Nominal compound acquisition in 10 languages: Psycholinguistic evidence from lexical typology

Wolfgang U. Dressler, Marianne Kilani-Schoch, Nihan Ketrez, Reili Argus, Hans Basbøll, Ineta Dabašinskiene, Johanna Johansen Ijäs, Laura Kamandulyte-Merfeldiene, Victoria V. Kazakovskaya, Laila Kjærbæk, Katharina Korecky-Kröll, Klaus Laalo, Sabine Sommer-Lolei, Evangelia Thomadaki, Ursula Stephany

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    We compare typologically (cf. [1]) emergence and early development of nominal compounding in longitudinal spontaneous speech corpora of 10 languages (up to age 3;0). We argue that wealth and productivity of compounding, as reflected in child-directed speech (CDS), morphological decomposition, pattern selection, productivity (specifically profitability) [2] of compounds in child speech (CS) of specific languages are better typological predictors of early emergence than general morphological typology, which characterises, to varying degrees, the investigated languages Turkish, Finnish, Saami as agglutinating, Estonian as agglutinating and inflecting, Lithuanian, Russian and Greek as richly inflecting, German, Danish and French as weakly inflecting. Statistical analysis of interaction effects in a Linear Effects Model confirms that compound richness in CDS of the languages investigated is the best predictor (cf. [4]). For this purpose we apply to first-language acquisition studies the theory and methodology of Lexical Typology [3] in quantifying the percentage of nominal compounds among nouns and studying onomasiologically their rivalry with multilexical words (phrases), derivations (particularly suffixations) and simplex words for each language and relating CS to CDS. The percentage of compound noun tokens ranges from about 1% in Lithuanian, Russian and French CS and CDS to 17% in German, whereas the percentage of compound noun lemmas ranges from more than 2% in Russian and 3.8% in French to 38% in German. These frequencies neither correspond to the morphological type of e.g. French and German (both weakly inflecting) nor are they related to the general wealth and productivity of compounds in adult speech found in written genres and described in grammars. However, rather close frequency relations exist between CS and CDS. The main result of our study is the importance of morphological richness in CDS (see above). Moreover, morphosemantic and morphotactic transparency is greater in CS than in adult speech and, as expected, complexity of compounds rises in the development of CS. Productivity and frequencies of lemmas, types and tokens must be differentiated. Evidence from CS should include relations to CDS and rely less on formal tests, since the latter require a high level of language awareness and have less ecological validity. Moreover, they just provide flashlights into specific developmental phases which usually differ among the participants in tests and are limited to single morphological patterns, whereas our study shows that first compound patterns emerge simultaneously or quasi-simultaneously with first inflection and derivation patterns. Finally it will be discussed whether and to which degree findings of test results from single languages are supported or not by our typological comparison of longitudinal studies. Examples are inversion of compound constituents [5], postulated non-occurrence of “regular” inflection of left-hand constituents [6], status of interfixes (linking elements). References [1] Berman, R.A. 2009. Children’s acquisition of compounds. In The Handbook of Compounding, R. Lieber & P. Štekauer (eds), 298–322. Oxford: Oxford University Press. [2] Bauer, L. 2001. Morphological Productivity. Cambridge: Cambridge University Press. [3] Koptjevskaja-Tamm, M. 2012. New directions in lexical typology. Linguistics 50: 373–394. [4] Xanthos, Aris, Sabine Laaha, Steven Gillis, Ursula Stephany, Ayhan Aksu-Koç, Anastasia Christofidou, Natalia Gagarina, Gordana Hrzica, F. Nihan Ketrez, Marianne Kilani-Schoch, Katharina Korecky-Kröll, Melita Kovačević, Klaus Laalo, Marijan Palmović, Barbara Pfeiler, Maria D. Voeikova & Wolfgang U. Dressler 2011. On the role of morphological richness in the early development of noun and verb inflection. First Language 31, 461-479. [5] Nicoladis, E. 2006. Pre-school Children’s Acquisition of Compounds.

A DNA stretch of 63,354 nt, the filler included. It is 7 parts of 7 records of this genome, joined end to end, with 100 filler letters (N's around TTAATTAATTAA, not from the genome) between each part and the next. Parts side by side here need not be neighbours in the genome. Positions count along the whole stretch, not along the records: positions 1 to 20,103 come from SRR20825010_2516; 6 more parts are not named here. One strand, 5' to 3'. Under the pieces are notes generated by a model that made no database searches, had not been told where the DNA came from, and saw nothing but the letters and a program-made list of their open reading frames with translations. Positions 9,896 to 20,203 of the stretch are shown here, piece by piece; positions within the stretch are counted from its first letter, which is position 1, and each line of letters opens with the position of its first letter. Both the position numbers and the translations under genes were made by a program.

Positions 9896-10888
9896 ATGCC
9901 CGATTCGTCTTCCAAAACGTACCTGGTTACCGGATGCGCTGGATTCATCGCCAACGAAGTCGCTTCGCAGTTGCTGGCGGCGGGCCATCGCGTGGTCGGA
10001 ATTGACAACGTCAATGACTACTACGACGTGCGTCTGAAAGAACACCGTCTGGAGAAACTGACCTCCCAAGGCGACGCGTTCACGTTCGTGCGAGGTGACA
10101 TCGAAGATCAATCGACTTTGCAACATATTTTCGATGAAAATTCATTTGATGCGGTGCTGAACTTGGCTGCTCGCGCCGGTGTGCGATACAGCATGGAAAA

Original languageEnglish
    Publication date10. Sept 2017
    Publication statusPublished - 10. Sept 2017
    EventSocietas Linguistica Europaea (SLE) - University of Zurich, Zurich, Switzerland
    Duration: 10. Sept 201713. Sept 2017


    ConferenceSocietas Linguistica Europaea (SLE)
    LocationUniversity of Zurich

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